This whole fiscal cliff situation is funny. The financial media broadcasts a daily countdown to the "cliff" as if the world will undergo a seismic change if no agreement is reached by Dec. 31. You hear many television interviews with financial types who raise concerns about the stock market if we go over a cliff. You hear the talk about how businesses will stop buying, selling, hiring, spending and investing. Yet here we are, with perhaps two more working weeks in December and the market -- collectively thousands of investors voting each day -- is showing no concern, at least for now. By my last count, I believe there were fewer than 25 stocks making up the list of 52-week lows on the U.S. exchanges.
Readers of my columns know I'm not losing any sleep over what happens comes Dec. 31. The Adam Smith in me says let's go over the cliff if that leads to attractive equity valuations. Ultimately, we will get an agreement because voters will only allow their elected officials to grandstand for so long. My investment criteria come down to valuation, or what I am paying for the underlying assets and cash flows.
Indeed the market is behaving as if the politicians will ultimately come to an agreement by year-end. So if they don't, perhaps the shock factor will lead to a rapid multi-day or multi-week selloff. After all, the markets biggest movements occur when the unexpected happens. Perhaps one way to insure against such an occurrence to sell covered call options, or call options against securities held in your portfolio. With many equity prices stretching for higher and higher valuations, selling covered calls provide you with a little incremental income if prices decided to go on a temporary decline. And if prices continue to rise, you have locked in a sale price above today's current prices.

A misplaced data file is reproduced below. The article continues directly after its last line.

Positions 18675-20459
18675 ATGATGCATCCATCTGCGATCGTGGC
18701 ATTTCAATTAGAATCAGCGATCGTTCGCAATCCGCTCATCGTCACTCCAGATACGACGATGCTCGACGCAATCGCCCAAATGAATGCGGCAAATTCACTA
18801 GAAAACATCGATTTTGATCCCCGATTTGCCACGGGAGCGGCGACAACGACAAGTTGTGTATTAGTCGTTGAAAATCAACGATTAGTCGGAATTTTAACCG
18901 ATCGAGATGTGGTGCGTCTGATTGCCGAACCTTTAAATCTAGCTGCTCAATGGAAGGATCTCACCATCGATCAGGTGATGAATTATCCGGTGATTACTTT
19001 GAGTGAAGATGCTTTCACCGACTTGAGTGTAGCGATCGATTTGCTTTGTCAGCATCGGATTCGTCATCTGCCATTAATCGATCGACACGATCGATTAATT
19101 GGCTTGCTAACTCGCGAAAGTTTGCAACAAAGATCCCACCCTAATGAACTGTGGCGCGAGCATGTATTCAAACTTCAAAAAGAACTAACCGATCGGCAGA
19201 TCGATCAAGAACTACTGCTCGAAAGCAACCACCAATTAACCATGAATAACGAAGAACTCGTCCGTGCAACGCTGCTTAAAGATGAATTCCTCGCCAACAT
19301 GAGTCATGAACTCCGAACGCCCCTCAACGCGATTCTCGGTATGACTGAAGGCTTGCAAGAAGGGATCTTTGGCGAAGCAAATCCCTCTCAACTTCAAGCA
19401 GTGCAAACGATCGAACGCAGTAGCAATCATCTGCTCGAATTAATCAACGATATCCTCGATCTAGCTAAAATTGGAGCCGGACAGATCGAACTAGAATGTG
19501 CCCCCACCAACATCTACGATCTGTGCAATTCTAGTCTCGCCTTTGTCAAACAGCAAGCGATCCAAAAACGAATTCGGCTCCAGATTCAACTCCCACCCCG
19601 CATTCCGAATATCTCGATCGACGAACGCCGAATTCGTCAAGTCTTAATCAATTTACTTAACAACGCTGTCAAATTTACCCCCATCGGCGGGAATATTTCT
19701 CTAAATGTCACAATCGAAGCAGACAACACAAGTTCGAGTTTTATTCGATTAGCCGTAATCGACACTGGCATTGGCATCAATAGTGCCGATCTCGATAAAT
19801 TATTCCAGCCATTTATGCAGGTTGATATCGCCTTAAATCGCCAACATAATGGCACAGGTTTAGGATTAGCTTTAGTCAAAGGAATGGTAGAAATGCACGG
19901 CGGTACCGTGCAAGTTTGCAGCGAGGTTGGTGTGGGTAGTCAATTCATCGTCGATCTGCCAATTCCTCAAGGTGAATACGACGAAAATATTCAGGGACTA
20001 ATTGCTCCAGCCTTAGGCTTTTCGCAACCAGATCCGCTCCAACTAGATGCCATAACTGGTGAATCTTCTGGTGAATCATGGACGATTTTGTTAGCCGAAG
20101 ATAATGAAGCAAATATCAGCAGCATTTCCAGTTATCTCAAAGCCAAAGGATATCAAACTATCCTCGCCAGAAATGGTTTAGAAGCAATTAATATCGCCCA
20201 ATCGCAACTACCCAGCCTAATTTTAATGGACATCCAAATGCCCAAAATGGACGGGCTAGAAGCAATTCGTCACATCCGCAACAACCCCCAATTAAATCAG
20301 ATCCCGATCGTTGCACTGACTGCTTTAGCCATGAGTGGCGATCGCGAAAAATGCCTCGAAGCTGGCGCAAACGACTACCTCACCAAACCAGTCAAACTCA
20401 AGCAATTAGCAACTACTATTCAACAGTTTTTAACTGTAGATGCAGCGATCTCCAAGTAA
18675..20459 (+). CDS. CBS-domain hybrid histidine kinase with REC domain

Housing related stocks have been on a tear this year but it's still not clear if we are on a permanent path to a recovery in housing. PulteGroup (PHM) had moved up over 200% in the past year and now trades at $17. Perhaps owners of the stock might find it attractive to sell the January 2013 $17 calls for $1. If the stock is called, you effectively netted $18 from the sale price and call premium, or a 6% return in about one month's time. Of course, if housing sentiment turns sour, you will keep the call premium but that would offer little comfort if the shares plunged back to say $12 a share or so.
Instead of citing more examples of stocks that may or may not be in your portfolio, the idea behind selling covered calls as way to contain any effects from the fiscal cliff is subject to a few simple factors. First, sell short-term covered calls -- perhaps out to January or February. You don't want to lock yourself down to deliver shares at a certain price for long periods of time because over time, one hopes that companies grow and increase in value. Second, sell covered calls against positions that you feel are nearing or are close to a peak valuation. I wouldn't sell calls against a name like Deere (DE) or Apple (AAPL). In an ideal world, a favorably valued stock that is trading in tight range is the perfect candidate. Finally, be completely aware and comfortable with the contract you are getting into. If you are going to get upset about selling a covered call on a stock that continues to climb higher and regret missing the additional upside, then I would hesitate from doing so.
Ultimately, investors are better served paying more attention to the condition and operating performance of their portfolio companies than spending anytime trying to handicap the behavior of politicians.